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Let $G \leq S_n$ be a permutation group. Also let $G^{(i)}, 1 \leq i \leq n$ be the subgroups of permutation whic fix elements $1,2,\cdots i$. Then $G= G^{(0)} = (G^{(0)}/G^{(1)}) (G^{(1)}/G^{(2)}) \cdots (G^{(n-1)}/G^{(n)})$ (product of quotients) I am trying to understand the matter at page 37 of $\href{http://ieeexplore.ieee.org/xpls/abs_all.jsp?arnumber=4567802&tag=1}{this}$ paper. How do we prove this.

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It may be not a good idea to choose that notation $\,G^{(i)}\,$ ,as it is already in use for something very different within group theory (the derived groups). Besides this, in order to talk of quotient groups, we must have normal subgroups...but these are not normal subgroups: for example, with $$n=3\,\,,\,\,G^{(1)}=\{(1)\,,\,(23)\}\rlap{\;/}\triangleleft G^{(0)}=S_3\,\,...$$ –  DonAntonio Aug 27 '12 at 9:16
    
@DonAntonio I have added reference to the question, please help me understand that part. Please edit the question to make it appropriate, based on the ref. –  DurgaDatta Aug 27 '12 at 9:25
    
Sorry @Durga, I've no access to that paper now. If you can download it somewhere and make accessible to everybody that'd be great. –  DonAntonio Aug 27 '12 at 9:27
    
@DonAntonio I can download and keep in accessible place, but are there any copyright issues? –  DurgaDatta Aug 27 '12 at 9:31
    
I don't know, yet if you download it for personal use I don't think there's any problem...but I'm not sure. –  DonAntonio Aug 27 '12 at 9:33

2 Answers 2

up vote 4 down vote accepted

My interpretation is that they mean the following:

  1. By $G^{(i)}/G^{(i+1)}$ they mean a set of representatives of cosets of $G^{(i+1)}$ in $G^{(i)}$. With a view of reducing any confusion I will select, once and for all, such sets of representatives, and denote them by $D_i$, $i=0,1,\ldots$. Note that they are not subgroups of $G$ (or groups at all).
  2. The decomposition that troubles the OP means the following. Let $g$ be an arbitrary element of $G$. Then it can be written in a unique way as $$ g=d_0d_1d_2\cdots d_{n-1}, $$ where $d_i\in D_i$ for all indices $i$.

This follows more or less immediately from the definitions. The given element $g\in G$ belongs to a unique coset of the subgroup $G^{(1)}$, so we can write $$ g=d_0g_1, $$ where $d_0\in D_0$ and $g_1\in G^{(1)}$. We can then proceed, because $g_1$ belongs to a unique coset of $G^{(2)}$, and can thus be written (in a unique way) as a product $g_1=d_1g_2$, where $d_1\in D_1$ and $g_2\in G^{(2)}$. Clearly we can continue to do this. The uniqueness of the end result also follows from the fact that "tail part" of such a product, $d_jd_{j+1}\cdots d_{n-1}$ clearly belongs to the subgroup $G^{(j-1)}$.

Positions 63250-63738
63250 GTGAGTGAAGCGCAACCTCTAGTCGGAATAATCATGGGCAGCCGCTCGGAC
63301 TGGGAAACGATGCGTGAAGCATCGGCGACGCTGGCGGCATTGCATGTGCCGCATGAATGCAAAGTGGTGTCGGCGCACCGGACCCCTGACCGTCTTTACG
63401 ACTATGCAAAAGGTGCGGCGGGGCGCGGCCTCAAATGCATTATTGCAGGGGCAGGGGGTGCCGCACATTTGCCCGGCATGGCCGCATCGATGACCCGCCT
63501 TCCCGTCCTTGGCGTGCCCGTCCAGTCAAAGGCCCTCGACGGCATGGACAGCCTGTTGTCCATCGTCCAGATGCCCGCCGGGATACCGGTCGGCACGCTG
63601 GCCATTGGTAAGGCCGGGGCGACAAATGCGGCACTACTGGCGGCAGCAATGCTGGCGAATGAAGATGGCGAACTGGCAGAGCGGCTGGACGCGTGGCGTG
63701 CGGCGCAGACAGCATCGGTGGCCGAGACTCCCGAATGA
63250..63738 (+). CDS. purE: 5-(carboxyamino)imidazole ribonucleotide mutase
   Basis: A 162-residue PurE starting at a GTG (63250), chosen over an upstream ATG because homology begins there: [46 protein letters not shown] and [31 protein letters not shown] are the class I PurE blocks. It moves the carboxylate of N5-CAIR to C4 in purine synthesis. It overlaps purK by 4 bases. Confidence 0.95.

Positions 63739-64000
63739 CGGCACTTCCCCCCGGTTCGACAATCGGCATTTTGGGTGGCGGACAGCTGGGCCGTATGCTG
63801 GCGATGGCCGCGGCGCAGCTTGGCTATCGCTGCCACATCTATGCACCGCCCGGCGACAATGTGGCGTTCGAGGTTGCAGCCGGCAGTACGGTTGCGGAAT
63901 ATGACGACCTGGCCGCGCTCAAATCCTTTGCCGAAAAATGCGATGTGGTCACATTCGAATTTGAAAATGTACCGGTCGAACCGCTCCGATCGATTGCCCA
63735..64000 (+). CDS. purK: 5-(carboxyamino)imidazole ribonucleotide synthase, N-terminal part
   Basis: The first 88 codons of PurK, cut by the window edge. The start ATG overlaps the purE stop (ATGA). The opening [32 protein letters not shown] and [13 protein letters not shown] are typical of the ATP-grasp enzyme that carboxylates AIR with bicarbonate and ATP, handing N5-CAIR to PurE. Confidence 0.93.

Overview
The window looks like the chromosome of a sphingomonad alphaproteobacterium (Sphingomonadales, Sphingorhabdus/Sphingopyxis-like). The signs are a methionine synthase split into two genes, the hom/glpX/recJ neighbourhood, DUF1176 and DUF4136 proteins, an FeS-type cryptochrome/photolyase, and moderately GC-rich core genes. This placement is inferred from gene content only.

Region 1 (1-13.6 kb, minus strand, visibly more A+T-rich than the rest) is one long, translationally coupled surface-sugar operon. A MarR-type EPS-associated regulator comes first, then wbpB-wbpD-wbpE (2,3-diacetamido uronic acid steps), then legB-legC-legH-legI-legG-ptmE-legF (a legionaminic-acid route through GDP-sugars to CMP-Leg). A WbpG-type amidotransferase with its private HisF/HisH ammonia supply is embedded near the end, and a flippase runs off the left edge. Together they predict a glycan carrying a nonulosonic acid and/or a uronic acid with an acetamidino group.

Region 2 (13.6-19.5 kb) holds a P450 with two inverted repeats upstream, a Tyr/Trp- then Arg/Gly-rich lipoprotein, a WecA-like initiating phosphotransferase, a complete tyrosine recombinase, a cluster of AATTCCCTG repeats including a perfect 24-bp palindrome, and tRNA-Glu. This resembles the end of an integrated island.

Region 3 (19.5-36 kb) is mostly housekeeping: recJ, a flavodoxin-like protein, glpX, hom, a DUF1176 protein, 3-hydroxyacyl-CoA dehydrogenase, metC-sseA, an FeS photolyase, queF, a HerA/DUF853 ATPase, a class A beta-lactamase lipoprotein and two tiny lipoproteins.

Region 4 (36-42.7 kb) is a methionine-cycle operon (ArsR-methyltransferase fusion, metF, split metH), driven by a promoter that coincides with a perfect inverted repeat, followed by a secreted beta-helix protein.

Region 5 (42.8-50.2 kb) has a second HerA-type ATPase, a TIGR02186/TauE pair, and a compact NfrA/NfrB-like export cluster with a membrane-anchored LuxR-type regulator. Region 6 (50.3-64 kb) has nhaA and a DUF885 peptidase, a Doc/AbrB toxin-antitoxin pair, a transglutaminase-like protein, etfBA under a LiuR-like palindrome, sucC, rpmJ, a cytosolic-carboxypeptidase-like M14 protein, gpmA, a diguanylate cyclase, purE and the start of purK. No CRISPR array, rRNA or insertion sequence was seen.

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+1 Excellent interpretation to an otherwise pretty confussing text. I agree that's what the author must have meant. –  DonAntonio Aug 27 '12 at 11:21

Note the following: the author does not prove or note that the $G^{(i)}$ are normal. I therefore think that he does not talk about proper quotient groups, but rather some kind of left quotient that he does not properly define.

However, whatever he is talking about, if it is a true statement we can probably prove it by induction.

The theorem is trivial for $n=1$.

For the induction step, we know that $G^{(1)}\cong(G^{(1)}/G^{(2)}) \times \cdots \times (G^{(n-1)}/G^{(n)})$. Prove that $G\cong(G/G^{(1)})\times G^{(1)}$ (whatever this $G/G^{(1)}$ is).

Now, if $G$ is abelian, all subgroups are normal, and then we can use the "normal" defition of quotient groups, but this is not assumed by the author.

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This is wrong: $\,G^{(1)}\,$ is not a normal subgroup of $\,G\,$ so $\,G/G^{(1)}\, $ is meaningless... –  DonAntonio Aug 27 '12 at 9:23
    
Can you agree with my modified version? –  akkkk Aug 27 '12 at 9:37
    
indeed. Yet I think Jyrki's version is right on the money and without any need of normality or abelianity, which can be quite an issue when dealing with permutation groups. –  DonAntonio Aug 27 '12 at 11:23
    
Agreed, I'll leave this in place for reference. –  akkkk Aug 27 '12 at 12:18

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